By Len Wilcox
The Four Corners country is famous for its pre-Columbus Native American civilizations. Most known are the tremendous cliff dwellings at Mesa Verde in Colorado, or the structures in Chaco Canyon in New Mexico. These are the silent remnants of advanced civilizations.
However, one of the most fascinating ancient sites is not a cliff dwelling – it is a community in a region northeast of the current city of Flagstaff, Arizona.
People began moving into the Wupatki region about 50 years after the nearby Sunset Crater volcano erupted in 1064. That eruption spread ash and cinder over the northern Arizona grasslands and forests around the Little Colorado River.
It was a time of good rains in that country, and the ash made the soil rich and better able to hold water. The good growing conditions attracted people from both Chaco Canyon to the east and Hohokam settlements to the south. They joined the Sinagua people already living there to develop a fine farming region.
But it did not last forever. Around the year 1200, the rains began drying up, and what would be a prolonged drought began. By around 1300, most of the Wupatki settlements and pueblos had been abandoned and its residents moved on to more hospitable places.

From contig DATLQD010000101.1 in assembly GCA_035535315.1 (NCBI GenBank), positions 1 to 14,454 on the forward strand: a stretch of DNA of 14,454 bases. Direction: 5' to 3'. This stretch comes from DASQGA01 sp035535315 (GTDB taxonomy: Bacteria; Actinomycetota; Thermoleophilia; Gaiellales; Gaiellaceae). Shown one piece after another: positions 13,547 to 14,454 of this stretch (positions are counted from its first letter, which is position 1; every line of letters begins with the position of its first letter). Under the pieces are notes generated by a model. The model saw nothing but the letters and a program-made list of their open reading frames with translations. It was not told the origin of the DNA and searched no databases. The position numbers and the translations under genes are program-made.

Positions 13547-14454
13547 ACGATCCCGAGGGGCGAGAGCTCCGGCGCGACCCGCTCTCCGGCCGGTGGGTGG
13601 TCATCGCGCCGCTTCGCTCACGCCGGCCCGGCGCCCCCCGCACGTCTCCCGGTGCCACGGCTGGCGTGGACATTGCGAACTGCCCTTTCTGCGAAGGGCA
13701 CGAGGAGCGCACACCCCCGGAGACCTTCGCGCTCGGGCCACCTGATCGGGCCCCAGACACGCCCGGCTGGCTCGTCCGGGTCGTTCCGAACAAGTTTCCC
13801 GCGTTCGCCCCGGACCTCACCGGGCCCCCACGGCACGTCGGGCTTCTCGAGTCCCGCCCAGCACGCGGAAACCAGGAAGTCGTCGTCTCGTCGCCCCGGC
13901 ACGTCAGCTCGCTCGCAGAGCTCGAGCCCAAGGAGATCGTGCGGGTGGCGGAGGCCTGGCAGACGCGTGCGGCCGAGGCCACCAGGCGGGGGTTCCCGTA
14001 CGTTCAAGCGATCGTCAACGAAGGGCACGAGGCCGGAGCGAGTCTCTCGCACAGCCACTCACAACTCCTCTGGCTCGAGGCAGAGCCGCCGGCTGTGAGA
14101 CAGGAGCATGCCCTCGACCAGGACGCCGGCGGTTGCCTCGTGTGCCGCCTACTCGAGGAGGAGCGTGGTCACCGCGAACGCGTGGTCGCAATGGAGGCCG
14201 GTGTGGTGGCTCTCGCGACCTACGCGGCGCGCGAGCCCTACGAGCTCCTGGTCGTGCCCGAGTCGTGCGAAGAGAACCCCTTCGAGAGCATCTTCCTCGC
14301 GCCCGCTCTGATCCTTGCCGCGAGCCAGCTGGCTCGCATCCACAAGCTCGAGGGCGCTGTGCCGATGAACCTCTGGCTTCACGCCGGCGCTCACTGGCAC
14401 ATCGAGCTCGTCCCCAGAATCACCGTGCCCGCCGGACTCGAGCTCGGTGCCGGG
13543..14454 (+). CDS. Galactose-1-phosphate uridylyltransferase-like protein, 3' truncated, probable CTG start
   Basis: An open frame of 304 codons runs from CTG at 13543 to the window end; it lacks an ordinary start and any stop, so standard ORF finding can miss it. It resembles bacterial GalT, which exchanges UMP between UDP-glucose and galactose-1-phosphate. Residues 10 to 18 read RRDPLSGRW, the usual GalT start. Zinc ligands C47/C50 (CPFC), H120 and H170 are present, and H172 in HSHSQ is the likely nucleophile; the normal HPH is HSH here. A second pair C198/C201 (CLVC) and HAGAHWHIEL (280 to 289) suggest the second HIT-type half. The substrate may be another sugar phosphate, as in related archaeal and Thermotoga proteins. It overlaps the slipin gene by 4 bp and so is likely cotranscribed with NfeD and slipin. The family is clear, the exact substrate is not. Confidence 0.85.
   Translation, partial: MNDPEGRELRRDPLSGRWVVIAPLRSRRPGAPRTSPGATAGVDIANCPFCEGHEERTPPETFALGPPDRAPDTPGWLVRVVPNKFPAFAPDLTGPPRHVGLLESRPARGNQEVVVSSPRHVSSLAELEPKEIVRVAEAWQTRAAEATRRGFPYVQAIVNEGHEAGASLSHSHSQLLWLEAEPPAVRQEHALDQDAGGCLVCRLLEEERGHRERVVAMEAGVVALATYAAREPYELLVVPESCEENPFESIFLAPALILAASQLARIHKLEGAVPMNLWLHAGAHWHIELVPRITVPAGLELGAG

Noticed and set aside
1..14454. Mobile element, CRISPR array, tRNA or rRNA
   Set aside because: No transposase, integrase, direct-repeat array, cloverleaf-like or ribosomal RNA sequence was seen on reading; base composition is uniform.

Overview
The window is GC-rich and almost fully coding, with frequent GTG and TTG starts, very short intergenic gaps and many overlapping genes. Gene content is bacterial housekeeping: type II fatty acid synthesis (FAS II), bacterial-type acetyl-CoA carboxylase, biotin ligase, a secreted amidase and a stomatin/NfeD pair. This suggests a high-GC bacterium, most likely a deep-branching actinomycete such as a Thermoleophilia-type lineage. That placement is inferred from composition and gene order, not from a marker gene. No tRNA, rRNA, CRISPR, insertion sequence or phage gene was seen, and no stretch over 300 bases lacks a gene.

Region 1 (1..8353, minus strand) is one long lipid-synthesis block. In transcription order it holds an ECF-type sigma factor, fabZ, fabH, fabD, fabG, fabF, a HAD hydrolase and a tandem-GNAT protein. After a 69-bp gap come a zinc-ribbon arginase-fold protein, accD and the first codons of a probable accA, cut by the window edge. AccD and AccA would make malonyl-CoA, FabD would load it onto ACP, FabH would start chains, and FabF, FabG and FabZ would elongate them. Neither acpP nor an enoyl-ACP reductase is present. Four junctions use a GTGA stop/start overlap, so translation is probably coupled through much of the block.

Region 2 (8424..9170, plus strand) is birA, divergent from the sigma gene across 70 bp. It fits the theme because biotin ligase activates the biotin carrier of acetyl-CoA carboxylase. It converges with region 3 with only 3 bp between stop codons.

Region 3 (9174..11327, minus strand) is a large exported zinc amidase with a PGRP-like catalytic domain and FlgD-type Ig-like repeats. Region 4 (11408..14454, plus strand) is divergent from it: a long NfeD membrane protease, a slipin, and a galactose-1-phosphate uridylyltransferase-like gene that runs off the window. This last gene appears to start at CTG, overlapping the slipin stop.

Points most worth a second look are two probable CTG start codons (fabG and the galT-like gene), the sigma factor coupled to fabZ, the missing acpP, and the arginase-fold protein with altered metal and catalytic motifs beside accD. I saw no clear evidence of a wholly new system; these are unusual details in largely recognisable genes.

In its heyday, however, Wupatki was an advanced farming and trading center. It was a melting pot of Native American societies, taking elements from each of the groups that had moved into the area. The main pueblo was built of native stone with more than 1,000 rooms and open kivas. The large ball court was very similar to the ball courts found in Central America.
It fires the imagination: To stand where these people stood, look into their homes, walk the trails they walked, to listen to their chatter and laughter echo through time to bounce off the walls of their homes and kivas, reminds us we are not the first people to make use of this land, and we may not be the last.
I’m Len Wilcox and that’s the Western View.
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